Hybrid work is the topic of extensive and ongoing research. However, we are now beginning to draw at least some conclusions.

Many businesses are trying out 3-2 and 2-3 set-ups; however, they aren’t very successful. One of the most crucial decisions businesses have ever had to make is how many days a week people must work in the office. The usage of hybrid work varies greatly among businesses. Even while they make preparations for returning staff, there isn’t exactly a strategy that works for all organizations. There are several emotional implications of mixed employment. Some people discover that having a hybrid job offers them the much-needed emotional boost they require. Employees who have been yearning for human interaction find themselves reinvigorated when they return to work with coworkers whose faces they haven’t seen in months. It is very challenging to create a hybrid work plan that is fully inclusive. People have very specific needs, and over the years, both employers and employees have understood this about employment.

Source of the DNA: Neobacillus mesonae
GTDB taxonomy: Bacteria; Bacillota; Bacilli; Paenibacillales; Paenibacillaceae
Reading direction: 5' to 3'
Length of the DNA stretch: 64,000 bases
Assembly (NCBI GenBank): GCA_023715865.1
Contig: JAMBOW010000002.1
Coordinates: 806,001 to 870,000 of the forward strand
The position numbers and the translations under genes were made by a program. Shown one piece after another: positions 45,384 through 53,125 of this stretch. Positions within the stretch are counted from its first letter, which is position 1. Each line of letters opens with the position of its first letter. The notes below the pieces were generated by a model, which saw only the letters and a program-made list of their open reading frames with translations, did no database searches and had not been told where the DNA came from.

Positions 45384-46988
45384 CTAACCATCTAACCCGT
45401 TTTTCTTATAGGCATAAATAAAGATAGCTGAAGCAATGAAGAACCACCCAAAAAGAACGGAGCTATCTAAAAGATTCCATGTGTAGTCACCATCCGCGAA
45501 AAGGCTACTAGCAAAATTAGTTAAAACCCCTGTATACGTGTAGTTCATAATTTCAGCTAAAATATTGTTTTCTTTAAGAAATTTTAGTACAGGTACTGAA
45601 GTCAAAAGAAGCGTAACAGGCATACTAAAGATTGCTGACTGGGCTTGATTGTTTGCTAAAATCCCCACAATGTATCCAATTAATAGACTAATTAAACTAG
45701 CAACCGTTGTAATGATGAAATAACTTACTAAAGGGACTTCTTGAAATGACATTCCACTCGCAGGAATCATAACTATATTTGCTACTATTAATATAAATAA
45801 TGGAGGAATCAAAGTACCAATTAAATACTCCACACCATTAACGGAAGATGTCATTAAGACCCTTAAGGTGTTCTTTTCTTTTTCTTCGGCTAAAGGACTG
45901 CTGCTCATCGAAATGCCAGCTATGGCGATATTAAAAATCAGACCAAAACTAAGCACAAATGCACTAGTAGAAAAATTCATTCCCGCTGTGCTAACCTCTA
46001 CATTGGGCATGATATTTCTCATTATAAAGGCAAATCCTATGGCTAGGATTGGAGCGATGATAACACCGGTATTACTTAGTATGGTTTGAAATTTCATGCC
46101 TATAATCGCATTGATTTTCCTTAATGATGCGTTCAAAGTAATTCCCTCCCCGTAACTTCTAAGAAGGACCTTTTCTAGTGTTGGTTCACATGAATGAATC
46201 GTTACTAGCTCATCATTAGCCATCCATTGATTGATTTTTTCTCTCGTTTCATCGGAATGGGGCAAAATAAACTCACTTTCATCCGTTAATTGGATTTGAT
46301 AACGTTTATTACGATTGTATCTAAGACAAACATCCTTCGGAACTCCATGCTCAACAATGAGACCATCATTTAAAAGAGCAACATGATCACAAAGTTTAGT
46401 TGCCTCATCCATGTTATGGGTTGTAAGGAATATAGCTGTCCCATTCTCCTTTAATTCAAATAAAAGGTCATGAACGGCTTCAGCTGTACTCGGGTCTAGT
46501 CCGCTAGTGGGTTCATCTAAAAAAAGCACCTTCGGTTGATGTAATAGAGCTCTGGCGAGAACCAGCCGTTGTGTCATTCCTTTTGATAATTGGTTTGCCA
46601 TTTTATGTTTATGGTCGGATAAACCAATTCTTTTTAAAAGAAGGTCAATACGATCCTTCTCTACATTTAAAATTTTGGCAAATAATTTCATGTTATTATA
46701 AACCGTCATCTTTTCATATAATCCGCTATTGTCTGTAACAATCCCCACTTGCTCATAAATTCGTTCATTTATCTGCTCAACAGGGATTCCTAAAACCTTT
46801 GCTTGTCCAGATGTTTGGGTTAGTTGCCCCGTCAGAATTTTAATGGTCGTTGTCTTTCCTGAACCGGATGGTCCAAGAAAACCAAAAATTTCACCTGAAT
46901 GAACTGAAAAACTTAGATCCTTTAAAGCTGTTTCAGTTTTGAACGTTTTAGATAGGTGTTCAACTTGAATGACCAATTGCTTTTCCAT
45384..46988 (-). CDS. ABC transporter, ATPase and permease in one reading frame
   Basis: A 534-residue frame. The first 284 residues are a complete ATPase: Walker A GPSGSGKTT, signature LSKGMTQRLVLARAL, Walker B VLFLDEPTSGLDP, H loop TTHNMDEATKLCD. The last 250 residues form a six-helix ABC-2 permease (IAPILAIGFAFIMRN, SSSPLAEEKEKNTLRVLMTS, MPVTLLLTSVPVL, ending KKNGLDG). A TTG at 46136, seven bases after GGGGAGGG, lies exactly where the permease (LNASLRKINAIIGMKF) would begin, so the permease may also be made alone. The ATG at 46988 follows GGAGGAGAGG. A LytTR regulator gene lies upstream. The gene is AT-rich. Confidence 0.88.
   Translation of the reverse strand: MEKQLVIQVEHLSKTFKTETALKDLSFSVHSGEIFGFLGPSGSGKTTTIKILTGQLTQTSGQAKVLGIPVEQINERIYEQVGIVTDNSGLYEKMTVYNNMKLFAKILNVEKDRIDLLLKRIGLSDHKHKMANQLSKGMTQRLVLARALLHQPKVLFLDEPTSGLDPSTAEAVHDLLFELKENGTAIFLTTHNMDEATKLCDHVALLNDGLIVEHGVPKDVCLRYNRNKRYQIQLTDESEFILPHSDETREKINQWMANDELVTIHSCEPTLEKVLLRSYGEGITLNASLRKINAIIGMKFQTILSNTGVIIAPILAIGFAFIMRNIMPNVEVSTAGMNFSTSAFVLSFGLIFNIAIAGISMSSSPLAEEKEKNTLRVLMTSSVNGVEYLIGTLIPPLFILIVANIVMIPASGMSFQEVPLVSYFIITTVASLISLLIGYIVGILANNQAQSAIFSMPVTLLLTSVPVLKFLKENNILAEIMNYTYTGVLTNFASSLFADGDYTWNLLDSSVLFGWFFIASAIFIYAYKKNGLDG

However, the focus will first be on improving the policies and practices that make hybrid work the standard, making this phase feel more deliberate and less like an experiment. Even if progress is slow, global movements will assist us in finding short-term solutions, long-term repairs, and, hopefully, ways to make the hybrid setup work.